I am mainly interested in this to understand how the mother's chromosomes are represented in the offspring. Are all of her chromosomes guaranteed to be represented in at least one offspring?

If you're asking whether or not all of the mother's chromosomes will be represented in her total offspring, perhaps--with a large number of offspring (and a high ratio of fertilized eggs) the probability is very high.

No single offspring will contain all of its mother's chromosomes. Let's look at a diploid organism with two pairs of chromosomes: A and B. At the beginning of meiosis I, a cell will have one copy of both pairs:

A1 A2 B1 B2

Then comes synthesis, duplicating all chromosomes. Now we have two copies of each pair:

A1A1 A2A2 B1B1 B2B2

In prophase, chromosomes are condensed and the duplicated pairs connect in a process called synapsis:

A1A1-A2A2 B1B1-B2B2

In anaphase, the pairs are pulled apart so that each daughter cell has two copies of a single member of the pair:

daughter Y: A1A1 B2B2
daughter Z: A2A2 B1B1

Note that at this point it is not possible for either of the daughter cells to contain all of the mother's chromosomes.

With meiosis II, these copies are pulled apart, making four daughter cells:

daughter Y1: A1 B2
daughter Y2: A1 B2
daughter Z1: A2 B1
daughter Z2: A2 B1

These are now haploid, and await the male's sperm to make them diploid once more. Also note that daughters Y1/Y2 and Z1/Z2 are chromosomally identical (they can be different in practice with crossing over).

Here is a prettier representation of what I just described (Wikipedia):

meiosis

The key is to remember that pairs of chromosomes and copies of chromosomes are different and to keep track of how they segregate during meiosis.

Edit: To address your clarification:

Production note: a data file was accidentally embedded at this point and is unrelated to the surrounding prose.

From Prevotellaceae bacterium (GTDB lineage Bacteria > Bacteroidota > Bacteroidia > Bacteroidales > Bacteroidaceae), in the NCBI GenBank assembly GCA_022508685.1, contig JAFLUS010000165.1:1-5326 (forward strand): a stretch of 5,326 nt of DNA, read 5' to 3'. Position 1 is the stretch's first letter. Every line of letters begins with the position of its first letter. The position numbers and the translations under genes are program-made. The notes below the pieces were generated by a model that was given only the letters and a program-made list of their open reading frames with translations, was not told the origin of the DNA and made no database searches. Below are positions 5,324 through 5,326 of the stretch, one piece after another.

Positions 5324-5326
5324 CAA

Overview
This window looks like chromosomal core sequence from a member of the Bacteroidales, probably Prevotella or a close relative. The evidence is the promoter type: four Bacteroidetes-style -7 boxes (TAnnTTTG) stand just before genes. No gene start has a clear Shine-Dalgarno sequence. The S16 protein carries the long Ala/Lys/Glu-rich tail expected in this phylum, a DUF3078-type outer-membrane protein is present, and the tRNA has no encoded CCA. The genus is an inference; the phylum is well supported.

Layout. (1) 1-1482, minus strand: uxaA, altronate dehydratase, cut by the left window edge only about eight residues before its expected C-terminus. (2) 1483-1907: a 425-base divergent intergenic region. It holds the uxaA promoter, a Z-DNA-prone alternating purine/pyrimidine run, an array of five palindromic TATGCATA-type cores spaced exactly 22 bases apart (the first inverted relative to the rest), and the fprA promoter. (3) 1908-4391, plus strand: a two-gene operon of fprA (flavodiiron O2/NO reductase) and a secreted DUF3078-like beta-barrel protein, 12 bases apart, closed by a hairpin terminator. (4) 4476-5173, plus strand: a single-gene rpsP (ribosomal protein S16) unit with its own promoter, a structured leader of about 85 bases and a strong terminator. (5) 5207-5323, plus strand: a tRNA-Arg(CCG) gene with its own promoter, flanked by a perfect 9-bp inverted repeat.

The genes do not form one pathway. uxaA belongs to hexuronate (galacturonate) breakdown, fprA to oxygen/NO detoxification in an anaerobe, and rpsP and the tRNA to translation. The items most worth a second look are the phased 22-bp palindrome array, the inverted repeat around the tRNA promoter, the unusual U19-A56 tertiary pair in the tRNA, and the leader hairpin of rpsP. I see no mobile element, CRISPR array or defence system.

I am not talking about whether or not any of the daughter cells contains all of the mothers genetic material by itself, but rather whether every segment of genetic material is found in at least one offspring.

This is more of a probability question. If all oocytes mature, and are fertilized, the answer is clearly yes. However, not all oocytes are fertilized. Let's look at the same four daughter cells from my earlier example:

daughter Y1: A1 B2
daughter Y2: A1 B2
daughter Z1: A2 B1
daughter Z2: A2 B1

Let's say 2/4 (50%) are fertilized by the male frog. Going through all possible fertilizations, let's see how many combinations result in all of the mother's genetic material being passed down:

Y1, Y2 - No
Y1, Z1 - Yes
Y1, Z2 - Yes
Y2, Z1 - Yes
Y2, Z2 - Yes
Z1, Z2 - No

The answer to your question really depends on what proportion of oocytes make it to maturity, and what proportion of mature oocytes are fertilized. The probability of all the mother's genetic material being passed down increases with increasing fertilization ratio/egg number, so given the high number of offspring produced by many species of frog, I'd say that there is a good chance of all the mother's genetic material making it to the next generation, although it is not guaranteed.

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  • $\begingroup$ I am not talking about whether or not any of the daughter cells contains all of the mothers genetic material by itself, but rather whether every segment of genetic material is found in at least one offspring. $\endgroup$ – AJMansfield Jan 5 '15 at 17:18
  • $\begingroup$ @AJMansfield I addressed your clarification further in my recent edit $\endgroup$ – Luigi Jan 5 '15 at 17:53